There is also a sense of status: if you buy big players for big money, it means you have to be a big club. Signings become a goal in themselves, transfers for transfers. It’s probably related to the pleasure that many seem to take in shopping. Everyone wants to see ambition expressed through spending; everyone just wants more money, more purchases, and very few stop to ask where the money is coming from. In modern society, acquisition itself becomes a significant pursuit and if you’re a billionaire probably even more so: you may have the biggest yacht, but I’ve got the most expensive midfielder.

For clubs with vast sources of external revenue, which are not reliant on TV deals and fans through the door, big signings have the added benefit of inflating the market, pushing top players out of the more traditionally club lineup. financed.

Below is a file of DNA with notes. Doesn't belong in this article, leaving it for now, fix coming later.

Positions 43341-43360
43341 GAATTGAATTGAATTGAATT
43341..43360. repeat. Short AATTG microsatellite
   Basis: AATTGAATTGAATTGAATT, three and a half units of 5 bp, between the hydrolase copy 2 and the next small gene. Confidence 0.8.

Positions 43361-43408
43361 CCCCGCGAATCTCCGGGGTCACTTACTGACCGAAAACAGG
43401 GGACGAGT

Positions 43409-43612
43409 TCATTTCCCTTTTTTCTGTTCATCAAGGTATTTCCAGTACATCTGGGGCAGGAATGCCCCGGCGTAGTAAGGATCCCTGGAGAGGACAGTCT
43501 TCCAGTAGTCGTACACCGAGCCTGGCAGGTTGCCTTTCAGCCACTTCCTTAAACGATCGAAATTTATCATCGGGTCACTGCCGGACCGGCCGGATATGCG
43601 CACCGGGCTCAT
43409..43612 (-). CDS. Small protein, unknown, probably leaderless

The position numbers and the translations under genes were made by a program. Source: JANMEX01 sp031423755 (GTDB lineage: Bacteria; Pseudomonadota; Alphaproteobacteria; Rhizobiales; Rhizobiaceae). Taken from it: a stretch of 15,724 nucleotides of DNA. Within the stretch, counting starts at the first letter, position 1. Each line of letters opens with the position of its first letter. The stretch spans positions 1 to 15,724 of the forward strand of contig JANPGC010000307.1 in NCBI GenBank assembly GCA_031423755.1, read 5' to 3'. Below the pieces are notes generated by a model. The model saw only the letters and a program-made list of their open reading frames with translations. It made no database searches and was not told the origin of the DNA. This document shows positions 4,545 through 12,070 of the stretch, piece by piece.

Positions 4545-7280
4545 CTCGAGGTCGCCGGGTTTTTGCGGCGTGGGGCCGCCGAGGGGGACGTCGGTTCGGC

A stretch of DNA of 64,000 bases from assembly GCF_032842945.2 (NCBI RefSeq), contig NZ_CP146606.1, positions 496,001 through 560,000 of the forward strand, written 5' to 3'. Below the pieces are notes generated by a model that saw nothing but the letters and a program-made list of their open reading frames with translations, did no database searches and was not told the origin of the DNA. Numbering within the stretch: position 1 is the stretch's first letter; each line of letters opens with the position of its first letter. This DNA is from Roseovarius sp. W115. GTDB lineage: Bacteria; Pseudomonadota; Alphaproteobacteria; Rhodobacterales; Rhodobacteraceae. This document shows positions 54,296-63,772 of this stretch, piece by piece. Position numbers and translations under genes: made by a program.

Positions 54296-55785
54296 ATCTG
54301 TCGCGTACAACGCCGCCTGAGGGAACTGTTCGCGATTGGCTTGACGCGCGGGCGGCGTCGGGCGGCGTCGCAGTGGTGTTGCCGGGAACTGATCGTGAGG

But there is a quirk here. While the wealthiest clubs are the most successful clubs (as countless columns lamenting the financial imbalances of modern football have made clear), the biggest signings rarely work. Look at a list of the most expensive transfers in history (and yes, there are quibbles over exchange rates and exactly what bonus fees to include).

Of the top 20, how many could be considered a great success from a footballing point of view? Some – João Félix, Jack Grealish, Jadon Sancho – are still young enough to become hits. Others have a complex history: Gareth Bale won five Champions Leagues with Real Madrid and produced extraordinary performances, but his stay there ended in three years of acrimony. Only three – Cristiano Ronaldo at Madrid, Virgil van Dijk at Liverpool and Luis Suárez at Barcelona – have been outright successes.

Neymar or Kylian Mbappé, the two most expensive transfers in history, may have helped to promote the Paris Saint-Germain brand – which is certainly an important part of the Qatari project – and they certainly accelerated the inflationary spiral, but they didn’t bring the Champions League which, given the current Ligue 1 title, is the only way for the club to truly judge sporting achievement.